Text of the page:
By John Downey
Two recent federal court rulings could delay construction of the Atlantic Coast Pipeline for up to a year and add as much as $1 billion more to costs already estimated at up to $7 billion.
That could push completion of the 600-mile project — designed to transport natural gas from shale fields in the North and Midwest from West Virginia, through coastal Virginia and to eastern North Carolina — back to mid-2021. And that is only if the pipeline ultimately wins current court challenges.
At immediate issue is a stay the 4th Circuit Court of Appeals imposed Dec. 7 on findings by the U.S. Fish and Wildlife Service on treatment of endangered species’ habitats needed for construction of the project. The stay caused Atlantic Coast Pipeline LLC — a joint venture of Dominion Energy Inc. (NYSE: D), Duke Energy Corp. (NYSE: DUK) and The Southern Co. (NYSE: SO) — to voluntarily halt construction along the entire route.
The court has declined to either narrow that December stay or to expedite the hearing on the case. Agreeing to either could have made it possible for construction to resume on the project after a brief pause.
Dominion, which is in charge of construction, has warned that on the current court schedule, construction could be pushed back by as much as a year. And it says the construction halt is costing up to $20 million a week.
Because of requirements in its Federal Energy Regulatory Commission license, the pipeline could be prevented from clearing timber for construction of the pipeline until November, even if the court rules in its favor after the hearing that starts March 19. If that were to happen, the delays could add up to a $1 billion cost increase.
The delays appear to be causing problems for the project’s principal owners. On Jan. 10, Dominion (which owns 48% of the pipeline) warned investors the “near-term earnings contribution from ACP will be modestly lower than had been expected,” even if the project were to resume construction by spring. And the day before, Bank of America Merrill Lynch downgraded 47% owner Duke Energy’s shares to “neutral” from “buy,” at least in part because of delays and escalating costs on the pipeline.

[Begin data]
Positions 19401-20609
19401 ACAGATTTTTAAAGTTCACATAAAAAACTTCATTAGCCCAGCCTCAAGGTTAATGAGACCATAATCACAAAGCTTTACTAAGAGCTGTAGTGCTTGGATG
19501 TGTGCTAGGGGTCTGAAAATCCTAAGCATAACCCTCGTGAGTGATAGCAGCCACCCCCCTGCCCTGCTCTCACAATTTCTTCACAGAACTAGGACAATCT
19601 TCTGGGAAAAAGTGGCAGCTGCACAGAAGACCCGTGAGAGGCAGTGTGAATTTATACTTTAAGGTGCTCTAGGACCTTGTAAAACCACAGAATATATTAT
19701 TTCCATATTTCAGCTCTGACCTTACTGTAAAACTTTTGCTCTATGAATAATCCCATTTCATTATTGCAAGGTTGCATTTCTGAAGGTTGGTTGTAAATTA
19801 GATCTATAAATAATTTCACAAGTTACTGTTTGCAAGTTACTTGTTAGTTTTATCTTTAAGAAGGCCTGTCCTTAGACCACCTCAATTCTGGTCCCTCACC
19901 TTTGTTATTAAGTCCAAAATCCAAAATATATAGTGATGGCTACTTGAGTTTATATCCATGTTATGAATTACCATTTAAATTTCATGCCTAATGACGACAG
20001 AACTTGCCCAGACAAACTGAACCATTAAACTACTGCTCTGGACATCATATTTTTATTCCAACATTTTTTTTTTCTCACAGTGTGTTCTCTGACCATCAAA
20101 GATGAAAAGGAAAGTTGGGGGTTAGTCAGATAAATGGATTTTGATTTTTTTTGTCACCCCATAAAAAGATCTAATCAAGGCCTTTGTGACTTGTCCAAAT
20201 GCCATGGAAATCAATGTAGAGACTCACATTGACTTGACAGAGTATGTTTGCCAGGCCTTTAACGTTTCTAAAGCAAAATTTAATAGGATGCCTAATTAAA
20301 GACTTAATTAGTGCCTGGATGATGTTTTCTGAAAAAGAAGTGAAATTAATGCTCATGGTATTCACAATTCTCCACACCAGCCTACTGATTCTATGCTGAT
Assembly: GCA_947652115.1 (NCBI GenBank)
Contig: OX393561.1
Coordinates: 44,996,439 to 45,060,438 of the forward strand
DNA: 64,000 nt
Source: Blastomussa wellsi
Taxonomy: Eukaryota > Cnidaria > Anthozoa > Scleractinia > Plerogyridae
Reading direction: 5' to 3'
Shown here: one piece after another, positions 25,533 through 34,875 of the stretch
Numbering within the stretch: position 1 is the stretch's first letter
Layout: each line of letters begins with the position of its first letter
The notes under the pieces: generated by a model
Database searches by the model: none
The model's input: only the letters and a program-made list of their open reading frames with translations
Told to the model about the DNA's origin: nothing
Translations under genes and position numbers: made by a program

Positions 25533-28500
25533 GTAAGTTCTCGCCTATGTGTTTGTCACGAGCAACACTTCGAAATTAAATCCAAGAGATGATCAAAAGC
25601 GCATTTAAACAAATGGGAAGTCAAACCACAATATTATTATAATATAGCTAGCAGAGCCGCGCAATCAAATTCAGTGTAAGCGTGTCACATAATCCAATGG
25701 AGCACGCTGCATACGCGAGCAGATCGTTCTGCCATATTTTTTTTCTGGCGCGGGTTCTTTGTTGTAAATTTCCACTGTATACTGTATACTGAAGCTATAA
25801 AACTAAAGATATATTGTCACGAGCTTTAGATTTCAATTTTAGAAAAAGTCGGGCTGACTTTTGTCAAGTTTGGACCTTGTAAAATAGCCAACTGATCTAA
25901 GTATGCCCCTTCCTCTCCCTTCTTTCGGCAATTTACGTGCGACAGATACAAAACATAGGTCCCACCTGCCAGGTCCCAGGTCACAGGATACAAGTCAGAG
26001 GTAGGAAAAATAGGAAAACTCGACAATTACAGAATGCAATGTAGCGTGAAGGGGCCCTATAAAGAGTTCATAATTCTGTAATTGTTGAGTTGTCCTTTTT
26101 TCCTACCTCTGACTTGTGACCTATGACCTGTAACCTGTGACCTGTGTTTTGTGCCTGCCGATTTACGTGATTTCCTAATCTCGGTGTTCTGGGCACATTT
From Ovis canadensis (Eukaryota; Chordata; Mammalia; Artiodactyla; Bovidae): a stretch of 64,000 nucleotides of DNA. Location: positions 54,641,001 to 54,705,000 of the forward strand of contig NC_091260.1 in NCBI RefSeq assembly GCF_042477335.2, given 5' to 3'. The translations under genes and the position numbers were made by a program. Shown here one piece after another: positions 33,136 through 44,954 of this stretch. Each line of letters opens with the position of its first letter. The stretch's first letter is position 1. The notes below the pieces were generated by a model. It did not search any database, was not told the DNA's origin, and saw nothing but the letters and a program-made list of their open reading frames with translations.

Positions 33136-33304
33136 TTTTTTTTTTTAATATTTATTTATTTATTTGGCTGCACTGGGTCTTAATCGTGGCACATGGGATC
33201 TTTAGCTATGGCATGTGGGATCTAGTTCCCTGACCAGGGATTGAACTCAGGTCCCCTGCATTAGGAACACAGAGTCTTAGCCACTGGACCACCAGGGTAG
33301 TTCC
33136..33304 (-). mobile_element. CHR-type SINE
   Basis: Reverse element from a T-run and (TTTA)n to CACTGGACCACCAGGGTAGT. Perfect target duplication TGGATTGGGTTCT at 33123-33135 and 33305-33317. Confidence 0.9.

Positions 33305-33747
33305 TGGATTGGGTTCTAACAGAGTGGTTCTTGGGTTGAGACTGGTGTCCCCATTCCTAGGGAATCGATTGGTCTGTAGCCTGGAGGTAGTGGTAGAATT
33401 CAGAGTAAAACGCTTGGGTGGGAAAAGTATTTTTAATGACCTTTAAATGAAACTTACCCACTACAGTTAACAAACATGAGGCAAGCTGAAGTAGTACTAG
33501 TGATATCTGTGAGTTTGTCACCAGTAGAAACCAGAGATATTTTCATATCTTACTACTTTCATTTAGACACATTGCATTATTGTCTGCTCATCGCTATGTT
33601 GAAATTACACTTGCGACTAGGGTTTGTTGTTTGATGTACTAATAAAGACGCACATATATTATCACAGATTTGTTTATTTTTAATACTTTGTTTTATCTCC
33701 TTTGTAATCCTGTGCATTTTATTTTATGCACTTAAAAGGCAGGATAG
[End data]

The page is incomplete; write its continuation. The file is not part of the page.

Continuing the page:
Pipeline spokesman Karl Neddenien says the ruling has already cost 4,500 jobs along the pipeline as Dominion, which is building it, laid off about 3,000 workers and scotched plans to hire about 1,500 more until construction can resume.
D.J. Gerken, one of the Southern Environmental Law Center lawyers involved in the case, says the pipeline partners have themselves caused the problems they are experiencing. He contends ACP pushed to start construction based on various federal agency approvals before those approvals had been fully litigated.
In the current case, a finding by the Fish and Wildlife Service — which sets limits on how much damage can be done to endangered species along the pipeline route — has been stayed as the appeals court determines whether the agency followed the law in issuing the findings. Gerken and the SELC represent the environmental groups that challenged the Fish and Wildlife decision. Construction on the pipeline, which was allowed briefly last year following the initial finding, has been stopped in its tracks as that case proceeds to court, Gerken says.
Neddenien says ACP is confident that it will ultimately win the court case and continue construction. “The need is there, the need is real for this project,” he says.
“At oral arguments in March, we will make a compelling argument that the FWS order covers all of the affected species so we can resume work and complete the Atlantic Coast Pipeline,” he says.
Gerken contends that new information about endangered species’ habitats along the route raises new questions about the FWS order. Neddenien disputes that, saying that opponents are simply extending their delaying tactics in an effort to frustrate construction of the pipeline.
The pipeline does face other challenges. In December, the 4th Circuit vacated the U.S. Forest Service permit to run the project through two national forests , which could require major changes to the planned route and more expenses. The pipeline has also won some approvals recently, including a permit issued by Virginia regulators last week for a key compressor station and a ruling Monday by the 4th Circuit upholding a water-quality permit in that state.
But the challenge over the Fish and Wildlife decision is the most immediate and creates the largest potential headaches for the project.
Neddenien says the case could be decided quickly and options could remain to minimize any delay that might be caused. But he concedes that even if the ACP ultimately prevails in the case, the costs and delays could be substantial.